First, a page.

What may be the biggest gathering of world leaders in history happens this weekend at the United Nations. Even the Pope is coming. Not to mention U.S. President Barack Obama, Chinese President Xi Jinping and Bono.
As always, global crises such as migration, the Islamic State group and Ebola will be front and center. But this year will be different. Leaders will agree to a new platform of global goals on development through 2030, and one uniting goal will rise above all others: ending extreme poverty. Together, we can do it.
Far from a dream uttered at a beauty pageant, this goal is the basis of a serious global summit. For much of history, the majority of humanity has lived in extreme poverty — the lack of sufficient resources for a family to survive and thrive at the most basic level of human dignity. These resources include enough clean water and nutritious food, an education, income generating work, and participation in a free and open society.
As recently as 1990, 43 percent of the world lived in extreme poverty. However, the tables are turning. The first Millennium Development Goal pledged to cut this rate in half by 2015. By 2011, that number had fallen to 17 percent. But, there are still a billion people struggling to move out of extreme poverty.
To achieve this goal, we need a plan. And this week, the United States Agency for International Development launched a Vision to End Extreme Poverty. This vision gives a definition of extreme poverty — not only the $1.25 a day World Bank threshold, but a multidimensional understanding of what it means to be extremely poor. We lay out a theory of change based on intensive examination of how poor countries have built and sustained economic growth that is inclusive of all segments of society through creating strong, accountable institutions; investing in their people; and partnering with the private sector and civil society. The last few decades have demonstrated that any country, on any continent, with the right mix of good leadership and good policies can lift its population out of poverty.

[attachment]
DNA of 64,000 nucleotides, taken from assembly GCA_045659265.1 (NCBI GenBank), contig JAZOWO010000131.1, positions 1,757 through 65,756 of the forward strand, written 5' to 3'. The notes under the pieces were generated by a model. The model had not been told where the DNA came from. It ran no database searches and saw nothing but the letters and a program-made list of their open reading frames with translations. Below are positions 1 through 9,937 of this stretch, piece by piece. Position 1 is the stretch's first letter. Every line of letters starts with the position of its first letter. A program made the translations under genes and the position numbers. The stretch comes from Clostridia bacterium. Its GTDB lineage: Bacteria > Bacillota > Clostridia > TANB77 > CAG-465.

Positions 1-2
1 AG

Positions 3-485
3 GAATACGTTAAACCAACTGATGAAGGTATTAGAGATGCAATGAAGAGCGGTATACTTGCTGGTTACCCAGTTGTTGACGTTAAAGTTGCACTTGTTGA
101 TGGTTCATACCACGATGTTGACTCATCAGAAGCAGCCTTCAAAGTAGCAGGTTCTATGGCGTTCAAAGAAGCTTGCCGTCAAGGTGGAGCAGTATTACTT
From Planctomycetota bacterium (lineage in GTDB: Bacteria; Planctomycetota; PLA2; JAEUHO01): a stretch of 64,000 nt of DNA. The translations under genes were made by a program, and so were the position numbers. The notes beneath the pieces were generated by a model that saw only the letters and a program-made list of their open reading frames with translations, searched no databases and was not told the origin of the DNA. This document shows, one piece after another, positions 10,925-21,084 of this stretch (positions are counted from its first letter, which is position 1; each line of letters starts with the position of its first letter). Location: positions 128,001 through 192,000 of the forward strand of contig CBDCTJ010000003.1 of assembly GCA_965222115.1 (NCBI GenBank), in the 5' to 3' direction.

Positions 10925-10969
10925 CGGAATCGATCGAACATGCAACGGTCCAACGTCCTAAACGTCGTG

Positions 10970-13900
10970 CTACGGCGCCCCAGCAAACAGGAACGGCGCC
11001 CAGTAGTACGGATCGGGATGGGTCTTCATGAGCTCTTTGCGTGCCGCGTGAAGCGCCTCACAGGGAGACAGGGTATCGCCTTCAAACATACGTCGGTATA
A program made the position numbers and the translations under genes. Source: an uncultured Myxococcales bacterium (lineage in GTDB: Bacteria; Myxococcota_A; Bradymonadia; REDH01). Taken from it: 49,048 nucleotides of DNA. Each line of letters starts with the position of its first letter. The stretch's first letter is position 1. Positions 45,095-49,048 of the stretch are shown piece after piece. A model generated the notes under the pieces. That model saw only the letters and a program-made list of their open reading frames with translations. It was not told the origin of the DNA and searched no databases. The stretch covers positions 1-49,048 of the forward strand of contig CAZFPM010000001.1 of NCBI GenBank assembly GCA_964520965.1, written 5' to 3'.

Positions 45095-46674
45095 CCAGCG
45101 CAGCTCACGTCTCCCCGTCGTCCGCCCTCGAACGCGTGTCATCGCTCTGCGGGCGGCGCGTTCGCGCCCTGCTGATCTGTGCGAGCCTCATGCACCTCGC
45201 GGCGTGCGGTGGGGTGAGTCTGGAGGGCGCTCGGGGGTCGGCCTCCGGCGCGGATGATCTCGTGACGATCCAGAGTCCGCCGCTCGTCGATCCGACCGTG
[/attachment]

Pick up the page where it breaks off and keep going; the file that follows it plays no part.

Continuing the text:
We also know that accomplishing this goal will require effort to overcome the most critical challenges including violence, disenfranchisement and natural disasters. That is where the MDGs and the sustainable development goals differ.
For the first time, the global goals include action against climate change and feature “Goal 16” which recognizes that peace, justice and inclusive governance are the foundation upon which all development success will rest. Our vision argues that more focused attention on fragility and resilience will be fundamental to success.
The U.N. Sustainable Development Summit is a chance for governments, companies and civil society to demonstrate the will to end extreme poverty. Getting there will take a real commitment of resources, human capital, innovation, measurement and above all, partnership. As big as the end goal seems, far more people have been lifted out of poverty than remain — and a solution is at hand.
Alex Thier is the incoming executive director of the Overseas Development Institute and the former chief of policy, planning and learning at the U.S. Agency for International Development in Washington, D.C.
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